The Court's Role
Conduct is either acceptable or unacceptable. Once it is unacceptable the only question is how bad it is. That is a judgment call that must be made by a court reviewing conduct from the backward lens called hindsight. It is well established that negligence involves unreasonable conduct that creates a risk of harm to others, but willfulness involves intentional or reckless conduct that is so unreasonable that harm is highly likely to occur. The Court is charged with making such findings where spoliation has occurred.
The first step in any discovery effort is the preservation of relevant information. Failure to preserve evidence resulting in the loss of relevant information is surely negligent and, depending on the circumstances, the Court may determine it to be grossly negligent or willful after the duty to preserve has attached.
The failure to initiate a written “litigation hold” constitutes gross negligence because that failure is likely to result in the destruction of relevant information. Once a party reasonably anticipates litigation it must suspend its routine document retention/distraction policy and put in place a “litigation hold” plan to ensure the preservation of relevant documents. For example, in Connor the nonproduction of a relevant e-mail deleted no more than 10 days prior to the case being filed implicated that other relevant e-mails were not produced. (Case citations are available by contacting the author at email@example.com.)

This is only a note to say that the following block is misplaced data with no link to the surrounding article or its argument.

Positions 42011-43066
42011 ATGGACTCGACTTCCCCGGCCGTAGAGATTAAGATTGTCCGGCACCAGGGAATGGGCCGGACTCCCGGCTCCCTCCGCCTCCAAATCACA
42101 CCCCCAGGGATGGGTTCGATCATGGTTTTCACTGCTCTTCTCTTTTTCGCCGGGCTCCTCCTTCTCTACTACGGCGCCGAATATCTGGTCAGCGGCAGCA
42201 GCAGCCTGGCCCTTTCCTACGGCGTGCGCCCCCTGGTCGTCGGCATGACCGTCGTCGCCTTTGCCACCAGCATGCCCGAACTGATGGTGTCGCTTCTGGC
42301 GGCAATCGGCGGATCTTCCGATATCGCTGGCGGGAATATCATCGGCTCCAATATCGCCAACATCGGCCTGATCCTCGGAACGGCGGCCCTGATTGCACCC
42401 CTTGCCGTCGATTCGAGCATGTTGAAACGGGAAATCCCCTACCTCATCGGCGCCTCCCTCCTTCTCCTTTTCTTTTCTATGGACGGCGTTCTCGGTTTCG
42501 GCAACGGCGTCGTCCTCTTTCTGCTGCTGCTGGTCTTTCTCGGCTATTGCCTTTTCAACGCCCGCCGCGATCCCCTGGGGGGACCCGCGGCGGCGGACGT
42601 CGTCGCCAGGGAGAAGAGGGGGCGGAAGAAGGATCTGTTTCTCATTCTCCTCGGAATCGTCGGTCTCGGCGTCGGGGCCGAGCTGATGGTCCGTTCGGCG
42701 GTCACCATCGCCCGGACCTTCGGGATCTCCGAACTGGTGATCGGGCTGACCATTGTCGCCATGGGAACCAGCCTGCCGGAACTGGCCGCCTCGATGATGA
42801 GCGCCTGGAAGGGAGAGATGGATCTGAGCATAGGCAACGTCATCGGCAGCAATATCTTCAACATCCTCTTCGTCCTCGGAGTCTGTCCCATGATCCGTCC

Sanctions may include monetary sanctions granted in favor of the moving party as in Green; ordering an adverse inference instruction, Arista Records LLC versus Usenet.com; excluding evidence from being introduced at trial, Brown versus Colema; or granting default judgment for intentional destruction of evidence, Gutman v. GT MAM.
In addition courts will impose sanctions on the spoiling party and award fees to the innocent party to compensate their reasonable costs incurred in bringing the spoliation motion. In the Citgo case this included time spent for reviewing the declarations of those charged with the “litigation hold” efforts and conducting additional depositions in order to bring the actual spoliation motion.
Concerns of Local Counsel